Channel catfish is one of the three most commonly stocked fish species in Southern Great Plains (largemouth bass and bluegill are the others).
Channel catfish is the primary target fish species in some ponds and one of several sport fish species in other ponds. In ponds where channel catfish is the primary focus, management strategy varies depending whether a pond permanently holds water or is periodically drained. This article focuses on ponds with permanent water because this type of catfish pond is more common in the Southern Great Plains.
Ponds with permanent water require largemouth bass to prevent catfish overpopulation and stunting. A single female channel catfish can spawn 2,000 to 50,000 young. Each pond supports a limited number of catfish per acre, so channel catfish commonly becomes overpopulated without bass.
Stocking only channel catfish and largemouth bass is a great option for managing ponds smaller than one-half acre where bass-bluegill management can be difficult. This also is an option for larger ponds when a pond manager primarily wants a channel catfish fishery.
Initial channel catfish stocking rate usually is 100 fingerlings per surface acre (i.e., 10 per 1/10 acre) in ponds that are not fed or fed inconsistently. Channel catfish grow fine without feeding in most ponds when stocked at 100 or fewer per acre. Stocking more than 100 channel catfish per acre in unfed or inconsistently fed ponds typically results in somewhat stunted catfish.
Channel catfish stocking rate can range from 100 to 1,000 fish per acre in sport fishing ponds that are consistently fed an appropriate floating pelleted catfish feed. However, feeding fish, especially at higher catfish stocking rates dramatically increases the risk of a low-dissolved oxygen fish kill.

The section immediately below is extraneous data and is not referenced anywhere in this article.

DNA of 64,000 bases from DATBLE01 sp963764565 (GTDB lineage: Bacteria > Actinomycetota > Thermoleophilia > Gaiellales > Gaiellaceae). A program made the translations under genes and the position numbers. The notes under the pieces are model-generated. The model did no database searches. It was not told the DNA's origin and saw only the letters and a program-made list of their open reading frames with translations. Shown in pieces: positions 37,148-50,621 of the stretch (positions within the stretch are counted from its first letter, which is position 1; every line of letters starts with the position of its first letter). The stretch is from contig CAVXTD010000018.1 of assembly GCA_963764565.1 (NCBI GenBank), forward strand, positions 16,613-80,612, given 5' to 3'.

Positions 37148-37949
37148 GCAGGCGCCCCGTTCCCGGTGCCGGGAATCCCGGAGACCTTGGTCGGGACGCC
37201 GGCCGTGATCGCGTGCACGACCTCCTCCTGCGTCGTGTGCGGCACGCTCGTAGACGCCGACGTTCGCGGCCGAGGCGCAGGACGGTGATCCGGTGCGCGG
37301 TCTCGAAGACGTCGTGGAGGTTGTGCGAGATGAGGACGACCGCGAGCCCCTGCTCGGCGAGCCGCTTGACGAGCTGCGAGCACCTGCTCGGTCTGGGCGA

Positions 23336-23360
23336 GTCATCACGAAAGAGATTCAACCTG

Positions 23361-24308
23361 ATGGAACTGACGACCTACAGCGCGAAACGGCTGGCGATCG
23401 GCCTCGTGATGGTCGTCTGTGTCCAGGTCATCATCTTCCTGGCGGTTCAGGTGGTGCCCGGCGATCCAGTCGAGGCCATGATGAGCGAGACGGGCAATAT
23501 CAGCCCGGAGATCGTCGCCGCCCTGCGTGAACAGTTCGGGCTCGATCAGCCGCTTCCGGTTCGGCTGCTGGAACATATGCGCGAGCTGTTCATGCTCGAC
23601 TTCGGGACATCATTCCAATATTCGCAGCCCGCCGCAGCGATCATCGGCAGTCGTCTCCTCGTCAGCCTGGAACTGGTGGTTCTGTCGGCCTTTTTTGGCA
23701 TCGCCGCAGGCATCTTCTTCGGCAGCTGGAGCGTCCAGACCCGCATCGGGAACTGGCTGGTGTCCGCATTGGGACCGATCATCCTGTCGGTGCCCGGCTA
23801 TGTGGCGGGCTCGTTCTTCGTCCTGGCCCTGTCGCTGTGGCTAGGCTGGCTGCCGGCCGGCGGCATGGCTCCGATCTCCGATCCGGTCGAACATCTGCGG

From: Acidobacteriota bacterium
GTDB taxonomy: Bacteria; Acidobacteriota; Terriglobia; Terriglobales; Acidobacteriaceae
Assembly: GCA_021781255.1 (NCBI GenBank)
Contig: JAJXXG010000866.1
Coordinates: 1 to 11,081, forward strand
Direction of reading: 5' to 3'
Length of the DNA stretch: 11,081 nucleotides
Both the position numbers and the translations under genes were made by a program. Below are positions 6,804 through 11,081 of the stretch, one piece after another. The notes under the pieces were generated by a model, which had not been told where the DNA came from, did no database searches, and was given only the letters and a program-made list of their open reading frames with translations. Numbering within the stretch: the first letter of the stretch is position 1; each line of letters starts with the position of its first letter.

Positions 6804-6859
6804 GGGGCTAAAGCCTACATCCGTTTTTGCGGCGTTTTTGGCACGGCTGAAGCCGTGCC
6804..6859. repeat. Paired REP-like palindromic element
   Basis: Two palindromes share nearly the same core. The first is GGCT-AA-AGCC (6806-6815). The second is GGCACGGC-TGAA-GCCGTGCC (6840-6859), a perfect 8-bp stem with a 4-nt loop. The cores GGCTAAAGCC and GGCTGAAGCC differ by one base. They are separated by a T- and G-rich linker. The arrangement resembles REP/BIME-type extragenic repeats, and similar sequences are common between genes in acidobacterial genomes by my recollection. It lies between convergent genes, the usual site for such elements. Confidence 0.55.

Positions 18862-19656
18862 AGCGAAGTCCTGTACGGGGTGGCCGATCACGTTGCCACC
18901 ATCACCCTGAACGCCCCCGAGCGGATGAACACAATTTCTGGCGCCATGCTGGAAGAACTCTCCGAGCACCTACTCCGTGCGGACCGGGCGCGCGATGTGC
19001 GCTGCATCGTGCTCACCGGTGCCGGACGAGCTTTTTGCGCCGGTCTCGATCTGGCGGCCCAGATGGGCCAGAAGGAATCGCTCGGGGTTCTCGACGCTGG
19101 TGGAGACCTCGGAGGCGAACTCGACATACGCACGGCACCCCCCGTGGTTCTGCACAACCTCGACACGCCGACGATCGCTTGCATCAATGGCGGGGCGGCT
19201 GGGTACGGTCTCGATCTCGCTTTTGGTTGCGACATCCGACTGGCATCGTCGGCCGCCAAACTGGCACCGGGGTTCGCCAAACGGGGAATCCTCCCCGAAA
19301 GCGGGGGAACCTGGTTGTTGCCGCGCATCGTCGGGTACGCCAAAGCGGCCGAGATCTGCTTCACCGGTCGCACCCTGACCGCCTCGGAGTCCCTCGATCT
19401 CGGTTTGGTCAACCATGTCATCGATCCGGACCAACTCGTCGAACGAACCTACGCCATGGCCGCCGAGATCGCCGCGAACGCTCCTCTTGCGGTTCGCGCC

Largemouth bass fingerlings should be stocked at approximately 40 per surface acre into such ponds. Largemouth bass tend to remain relatively small (e.g., 8-14 inches) in catfish fisheries without other fish prey species, which is typically not a problem because bass are present as a management tool rather than a focal sport fishery. When stocked at the same time, channel catfish fingerlings should be larger than bass fingerlings. When same-size catfish and bass fingerlings are stocked, channel catfish should be stocked six to eight months prior to bass.
In ponds larger than one-half acre without fish, where channel catfish is not the focal species but one of several sport fish species, typically small fingerling channel catfish and bream species (e.g., bluegill, redear sunfish or hybrid sunfish) initially are stocked at approximately 100 and 500 per acre, respectively, during late summer or early fall. Then depending on bass goals, 40 to 100 small fingerling largemouth bass per acre are stocked during the following spring.
When stocking channel catfish into a pond with an established largemouth bass population, advanced fingerling catfish longer than 8 inches should be stocked to avoid significant depredation of supplementally stocked catfish. Such advanced fingerling catfish generally grow to edible size after one growing season.
Channel catfish fry do not recruit well in ponds where significant numbers of adult largemouth bass exist. Catfish may spawn in such ponds, but adult bass consume most, if not all, catfish fry and fingerlings. Thus, advanced fingerling channel catfish must be periodically stocked to maintain catfish fisheries in ponds with bass.
Source: Noble Research Institute